I recently bought a 1980's Bridgestone 700. I have trouble feeling confident on this bike between the narrow drop bars and the downtube shifter. This is my all-steel commuter and I'd like to put either wider drop bars or possibly even flat bars on it. The current bars are 25.5mm diameter (hope that's close enough to an inch) by 16 inches wide. The fork/ stem is 22.2mm diameter. My modern road & mountain bike forks and stems make sense to me but this is a whole different era. I'm also thinking of changing the shifters. Everything is Shimano 600 currently. My questions are:

  1. Is there any way to get a modern stem with some rise in it on to this bike & what parts will I need?
  2. If I decide to add a more modern shifter/brake combo what should I look for to ensure that the new shifters work with my existing deraileurs?



2 Answers 2

  1. you should be able to get a variety of 22.2mm quill stems. For instance SJS have a fair selection (picked because they came up first in a search for 22.2mm quill stem, I have no connection with them). 22.2 is a standard size and still common.

  2. If it has indexed shifters you should have no problems, but Shimano 600 may not be indexed, and might be 6 speed. In which case you can look for thumbshifters with a friction mode or change the drivetrain. The cost of buying new 7 speed drivetrain parts is enough that I wouldn't suggest it - you'll spend a fair chunk of the cost a new cheap bike doing it. If there's a bike recycling group or tip shop in your area you should be able to avoid spending most of the money - old bikes with 7 speed indexed gears are pretty common.

  • 1
    Thanks. Now I know to search for quill stems. I find the hardest part is often just learning the names and sizes of these things.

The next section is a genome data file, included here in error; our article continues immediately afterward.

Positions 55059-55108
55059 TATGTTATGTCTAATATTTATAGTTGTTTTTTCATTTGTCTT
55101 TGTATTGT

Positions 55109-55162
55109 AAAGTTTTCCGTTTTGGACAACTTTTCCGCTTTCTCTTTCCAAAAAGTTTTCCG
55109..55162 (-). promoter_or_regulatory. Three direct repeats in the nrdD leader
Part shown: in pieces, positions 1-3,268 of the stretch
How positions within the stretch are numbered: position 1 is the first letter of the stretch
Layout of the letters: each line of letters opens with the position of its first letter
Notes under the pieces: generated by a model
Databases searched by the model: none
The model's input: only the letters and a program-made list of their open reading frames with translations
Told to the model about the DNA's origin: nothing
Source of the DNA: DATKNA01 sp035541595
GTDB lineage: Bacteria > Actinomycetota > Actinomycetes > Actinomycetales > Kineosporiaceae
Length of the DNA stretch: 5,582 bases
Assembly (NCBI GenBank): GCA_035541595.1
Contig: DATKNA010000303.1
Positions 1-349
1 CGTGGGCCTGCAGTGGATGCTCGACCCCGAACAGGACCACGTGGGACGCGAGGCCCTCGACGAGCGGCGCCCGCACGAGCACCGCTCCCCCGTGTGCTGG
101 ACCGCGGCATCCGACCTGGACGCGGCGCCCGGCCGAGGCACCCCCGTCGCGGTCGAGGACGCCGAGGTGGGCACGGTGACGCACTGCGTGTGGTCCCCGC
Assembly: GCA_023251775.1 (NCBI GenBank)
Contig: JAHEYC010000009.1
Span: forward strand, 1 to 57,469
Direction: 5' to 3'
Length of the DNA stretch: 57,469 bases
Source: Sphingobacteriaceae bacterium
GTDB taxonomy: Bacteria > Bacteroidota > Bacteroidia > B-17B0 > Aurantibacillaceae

– Paul
    Commented May 9, 2011 at 0:22
  • you're right that the 600 group is 6 speed. It doesn't seem to be indexed as I don't feel any sort of click in the shifters when moving through the gears. I'll probably just start by bringing the bars up with a new quill stem and buying wider bars.
    – Paul
    Commented May 9, 2011 at 0:27
  • @Paul: perhaps also look for stem-mounted shifters if you're looking for a better position. Those are also common and not indexed (they dropped out of favour about the time indexing was coming in).
    – Мסž
    Commented May 9, 2011 at 0:38

There's an outfit that makes a device allowing you to mount conventional friction-shifters up on the handlebars... I'll see if I can find the link. I have been using downtube-mounted friction shifters for many years, second nature to me.
They are very forgiving as to what gears your running... I took my 5-speed freewheel up to an 8-speed freehub without changing any of the shifter parts.

Drop bars (standard roadster bars) are available in many different widths, depths, and so forth.

  • Yes, I really like the simplicity and forgiveness of the downtube shifters. They're so easy to tune. I think if I raise the bars, get wider bars and put some new tape on them (currently very thin and slippery) I'll be able to get a feel for reaching down to shift. Thanks.
    – Paul
    Commented May 9, 2011 at 14:52
  • Modern "brifters" are great, but downtube shifters are really style- and cost-appropriate to an 80's road bike. Here is my write-up on using down-tube shifters: bit.ly/jAxcaU
    – DC_CARR
    Commented May 10, 2011 at 20:02

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